Greg Olsen was about three years old when he was first exposed to the magic of science. His father, an electrician, would allow Olsen to watch and even assist as he spliced wires and repaired appliances around the house.
His wonder and passion carried Olsen through college and a doctoral program in material science. After graduation it drove him to become a technological entrepreneur, a holder of 12 patents and the founder of two companies in the fiber optics and sensors industries that he later sold for more than $600 million.
Then, in 2005, Olsen’s love of science and exploration brought him further than he ever thought possible. With the aid of a private company and a team of Russian cosmonauts, he become only the third civilian in history to orbit the earth aboard the International Space Station (ISS).
For “only” $20 million, Olsen was able to train with astronauts in Russia for six months before rocketing up to the space station, where he spent ten days orbiting the earth at a speed of five miles per second.
After circling the planet more than 150 times, Olsen and his Russian crewmates returned to their Soyuz rocket and rocketed back down to earth, enduring the harrows of “reentry” at a speed of 17,000 miles per hour. When the ship experienced a potentially dangerous air leak while reentering Earth’s atmosphere, it was the civilian astronaut who was tasked with holding open a critical valve.
“My arm almost fell off,” said Olsen, addressing a crowd of more than 100 community members gathered in the Brookdale Student Life Center on Dec. 3. “But we made it through.”
Today, Olsen uses his stories of personal and professional achievement to encourage students to pursue careers in science and engineering. Last week, Brookdale’s Physics and Astronomy Club joined with Red Bank-based STAR Astronomy to host the civilian astronaut on the Lincroft campus, where he gave a free presentation to local students and residents of all ages.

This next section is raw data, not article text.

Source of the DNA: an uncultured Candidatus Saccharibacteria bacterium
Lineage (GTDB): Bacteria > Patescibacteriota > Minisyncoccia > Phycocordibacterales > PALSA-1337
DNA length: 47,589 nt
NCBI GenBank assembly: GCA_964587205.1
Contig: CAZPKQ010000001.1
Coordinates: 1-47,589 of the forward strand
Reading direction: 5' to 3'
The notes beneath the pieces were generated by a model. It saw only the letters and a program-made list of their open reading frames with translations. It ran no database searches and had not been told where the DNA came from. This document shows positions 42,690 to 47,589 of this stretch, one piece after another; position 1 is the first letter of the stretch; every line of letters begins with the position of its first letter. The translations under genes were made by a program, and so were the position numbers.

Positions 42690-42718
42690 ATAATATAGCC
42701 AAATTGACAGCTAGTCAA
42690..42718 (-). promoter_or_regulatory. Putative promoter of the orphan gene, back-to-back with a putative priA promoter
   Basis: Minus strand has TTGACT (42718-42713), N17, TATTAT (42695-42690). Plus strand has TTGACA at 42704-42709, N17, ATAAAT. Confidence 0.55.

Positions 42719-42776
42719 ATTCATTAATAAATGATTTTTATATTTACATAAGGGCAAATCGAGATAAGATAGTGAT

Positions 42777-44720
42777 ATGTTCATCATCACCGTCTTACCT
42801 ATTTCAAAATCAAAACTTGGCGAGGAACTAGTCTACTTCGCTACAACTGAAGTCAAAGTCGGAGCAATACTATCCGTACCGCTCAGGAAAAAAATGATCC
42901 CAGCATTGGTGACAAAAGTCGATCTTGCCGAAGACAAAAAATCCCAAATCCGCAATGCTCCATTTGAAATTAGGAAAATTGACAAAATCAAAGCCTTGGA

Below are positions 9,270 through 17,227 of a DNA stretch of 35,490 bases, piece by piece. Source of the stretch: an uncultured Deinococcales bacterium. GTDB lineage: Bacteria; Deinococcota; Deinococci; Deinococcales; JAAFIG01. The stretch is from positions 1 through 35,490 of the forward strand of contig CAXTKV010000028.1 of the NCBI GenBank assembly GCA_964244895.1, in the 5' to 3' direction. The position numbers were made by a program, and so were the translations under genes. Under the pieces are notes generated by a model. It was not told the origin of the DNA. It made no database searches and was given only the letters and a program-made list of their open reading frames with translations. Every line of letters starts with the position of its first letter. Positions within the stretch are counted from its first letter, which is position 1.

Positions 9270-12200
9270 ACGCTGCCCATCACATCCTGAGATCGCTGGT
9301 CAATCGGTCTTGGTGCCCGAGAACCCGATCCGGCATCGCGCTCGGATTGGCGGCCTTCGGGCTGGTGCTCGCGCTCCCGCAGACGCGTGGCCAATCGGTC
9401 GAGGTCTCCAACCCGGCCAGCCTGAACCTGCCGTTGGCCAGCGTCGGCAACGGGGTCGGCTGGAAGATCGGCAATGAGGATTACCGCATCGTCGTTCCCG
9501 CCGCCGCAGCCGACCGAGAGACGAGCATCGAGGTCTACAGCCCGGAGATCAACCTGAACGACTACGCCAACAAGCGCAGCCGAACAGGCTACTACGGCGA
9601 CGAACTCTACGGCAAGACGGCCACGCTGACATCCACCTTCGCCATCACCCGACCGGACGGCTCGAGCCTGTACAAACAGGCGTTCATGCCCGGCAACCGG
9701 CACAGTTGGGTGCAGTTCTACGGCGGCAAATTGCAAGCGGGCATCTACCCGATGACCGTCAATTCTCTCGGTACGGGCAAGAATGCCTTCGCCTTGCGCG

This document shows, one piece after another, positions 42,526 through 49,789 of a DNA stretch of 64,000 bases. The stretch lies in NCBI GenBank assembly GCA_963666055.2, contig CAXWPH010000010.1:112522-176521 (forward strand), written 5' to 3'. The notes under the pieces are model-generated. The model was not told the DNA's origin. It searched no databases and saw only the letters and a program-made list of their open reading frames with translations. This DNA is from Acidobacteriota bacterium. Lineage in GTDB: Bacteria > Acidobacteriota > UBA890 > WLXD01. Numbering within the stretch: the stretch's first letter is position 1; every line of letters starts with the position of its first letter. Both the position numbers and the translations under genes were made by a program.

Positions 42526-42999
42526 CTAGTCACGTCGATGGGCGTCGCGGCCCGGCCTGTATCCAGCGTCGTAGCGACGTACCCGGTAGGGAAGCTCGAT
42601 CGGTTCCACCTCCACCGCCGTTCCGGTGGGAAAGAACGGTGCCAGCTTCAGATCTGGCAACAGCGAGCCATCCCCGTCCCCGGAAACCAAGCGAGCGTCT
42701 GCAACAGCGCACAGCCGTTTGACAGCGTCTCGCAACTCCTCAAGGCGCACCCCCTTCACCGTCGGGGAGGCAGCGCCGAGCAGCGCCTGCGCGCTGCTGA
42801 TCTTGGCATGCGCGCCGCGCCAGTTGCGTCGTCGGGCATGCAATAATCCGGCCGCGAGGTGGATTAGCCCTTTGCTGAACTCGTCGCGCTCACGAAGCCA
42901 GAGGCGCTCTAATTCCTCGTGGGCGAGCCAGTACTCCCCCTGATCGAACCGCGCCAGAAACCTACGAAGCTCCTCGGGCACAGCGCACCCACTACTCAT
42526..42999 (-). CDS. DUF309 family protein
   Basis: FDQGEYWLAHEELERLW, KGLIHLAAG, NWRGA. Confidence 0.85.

From his rigorous pre-flight training to his harrowing launch in the Soyuz rocket; from the challenges of sleeping in zero gravity to his air-leak-plagued trip back home, Olsen provided details and answered a wide range of questions on the life of an astronaut. What was the best part of the trip? Weightlessness, he said.
“Just imagine if you could float weightless in this room, just go back and forth. It’s like magic,” he told the audience. “I had work to do up there, some biological experiments and the like, but I spent a lot of time just going back and forth. Also just looking out the window and taking photos.”
Olsen also played some riveting videos from his time on the ISS, including his launch in the Soyuz, his attempts to drink zero-gravity water, and an absolutely breathtaking view of the earth from space.
“It’s overwhelming. I just felt like the luckiest person alive,” he said. “I would do it again in a heartbeat. Ten days wasn’t enough. I think 30 days would be an optimum number.”